# Thread: Can you cancel gravity?

1. Can you cancel out gravity?

I'm obsessed with canceling out gravity.

2.

4. Fenyman says: Yes, use a chair.

5. what if you matched gravity's pull

6. There is the possibility that the gravitational pull of the earth (for example) could be reduced to near zero, if the earth could be shrunk to 1mm in size.

The formula for this is G(effective) = c^2/[c^2/G + m/r)

This is totally impractical of course!, but is the only way possible.

For galaxies the m/r ratio reaches c^2/G at the centre, the gravity almost disappears and the ejection of jets results.

John H.

7. There is no known way to escape gravity.Its proportional to (atomic)mass.You can certainly counteract gravity,with an equal opposing gravitational force.That is quite common in fact.

8. It is possible, but currently humanity can't! Perhaps in the future...

9. Originally Posted by john hunter
There is the possibility that the gravitational pull of the earth (for example) could be reduced to near zero, if the earth could be shrunk to 1mm in size.

The formula for this is G(effective) = c^2/[c^2/G + m/r)

This is totally impractical of course!, but is the only way possible.

For galaxies the m/r ratio reaches c^2/G at the centre, the gravity almost disappears and the ejection of jets results.

John H.
This is wrong. Where do you get this from? Stellar Black Holes are compressed mass, and they do gravitate.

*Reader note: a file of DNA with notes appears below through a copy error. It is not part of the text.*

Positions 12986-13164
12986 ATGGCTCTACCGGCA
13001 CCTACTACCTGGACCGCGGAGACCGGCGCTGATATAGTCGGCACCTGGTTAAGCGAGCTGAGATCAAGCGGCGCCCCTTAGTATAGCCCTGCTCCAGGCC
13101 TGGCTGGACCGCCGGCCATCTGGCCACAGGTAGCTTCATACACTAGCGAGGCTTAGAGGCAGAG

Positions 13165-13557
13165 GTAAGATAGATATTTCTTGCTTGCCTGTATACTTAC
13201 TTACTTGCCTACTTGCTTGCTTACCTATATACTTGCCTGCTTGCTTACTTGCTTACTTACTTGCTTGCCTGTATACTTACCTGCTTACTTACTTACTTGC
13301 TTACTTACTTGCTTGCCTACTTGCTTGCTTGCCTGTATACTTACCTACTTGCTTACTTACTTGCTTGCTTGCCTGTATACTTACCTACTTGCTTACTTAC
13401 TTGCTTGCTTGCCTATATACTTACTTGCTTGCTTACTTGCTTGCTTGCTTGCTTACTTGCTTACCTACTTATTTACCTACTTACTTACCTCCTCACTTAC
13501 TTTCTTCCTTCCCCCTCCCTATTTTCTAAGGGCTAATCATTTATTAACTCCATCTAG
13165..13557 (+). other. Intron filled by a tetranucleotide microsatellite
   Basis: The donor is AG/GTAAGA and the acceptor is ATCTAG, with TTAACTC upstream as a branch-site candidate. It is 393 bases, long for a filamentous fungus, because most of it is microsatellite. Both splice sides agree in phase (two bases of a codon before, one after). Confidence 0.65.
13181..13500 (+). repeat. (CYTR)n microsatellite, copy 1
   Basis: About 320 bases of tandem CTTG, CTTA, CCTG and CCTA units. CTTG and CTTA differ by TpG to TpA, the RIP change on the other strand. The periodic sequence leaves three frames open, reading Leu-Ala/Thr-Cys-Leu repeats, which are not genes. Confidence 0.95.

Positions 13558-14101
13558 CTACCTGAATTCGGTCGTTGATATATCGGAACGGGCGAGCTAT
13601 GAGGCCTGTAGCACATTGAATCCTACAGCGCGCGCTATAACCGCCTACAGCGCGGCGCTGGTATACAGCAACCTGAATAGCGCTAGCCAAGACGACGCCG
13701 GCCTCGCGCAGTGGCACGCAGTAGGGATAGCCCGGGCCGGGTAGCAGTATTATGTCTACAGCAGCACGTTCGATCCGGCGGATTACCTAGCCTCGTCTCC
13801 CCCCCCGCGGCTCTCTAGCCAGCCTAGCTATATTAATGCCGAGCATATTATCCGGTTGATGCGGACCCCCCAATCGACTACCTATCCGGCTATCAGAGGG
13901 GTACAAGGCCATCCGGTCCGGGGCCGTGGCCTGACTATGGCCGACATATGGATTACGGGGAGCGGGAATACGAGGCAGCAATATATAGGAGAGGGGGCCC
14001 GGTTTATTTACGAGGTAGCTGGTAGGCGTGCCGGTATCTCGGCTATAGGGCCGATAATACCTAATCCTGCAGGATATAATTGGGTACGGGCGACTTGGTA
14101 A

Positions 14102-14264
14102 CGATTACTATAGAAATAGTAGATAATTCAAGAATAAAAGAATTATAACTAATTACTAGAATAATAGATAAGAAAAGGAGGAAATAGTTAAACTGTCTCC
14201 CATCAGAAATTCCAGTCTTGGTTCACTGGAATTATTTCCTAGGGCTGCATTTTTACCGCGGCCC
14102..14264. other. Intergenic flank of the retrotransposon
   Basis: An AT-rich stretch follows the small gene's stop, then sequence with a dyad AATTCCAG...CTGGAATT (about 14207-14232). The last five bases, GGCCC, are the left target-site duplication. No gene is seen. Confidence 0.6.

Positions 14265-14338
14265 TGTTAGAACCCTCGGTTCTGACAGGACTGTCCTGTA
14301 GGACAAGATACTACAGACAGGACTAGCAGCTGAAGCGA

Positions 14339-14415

0f36df929ac9d711a8ba8c5658c3bfee.png

G is a universal constant, so the force depends on the masses and the distance between them. Mass is mass, you cannot get rid of it. The cause for the jet ejection has nothing to do with losing gravitational force.

10. Originally Posted by Japith
Can you cancel out gravity?

I'm obsessed with canceling out gravity.
Gravity cancels gravity. Take two extremely large black holes of the same size close to each other. Stand exactly between them, in the dead center. There will be no gravity there.

There's also no gravity at the center of the Earth.

11. well get over your obsession- a quart of tequiella might help

12. Unless you mean counter gravity in the sense of having no net force pulling you down towards the surface of the earth. In that case, yes, of course it is possible.

But otherwise... I mean, even your computer exerts a gravitational pull on you.

13. Originally Posted by john hunter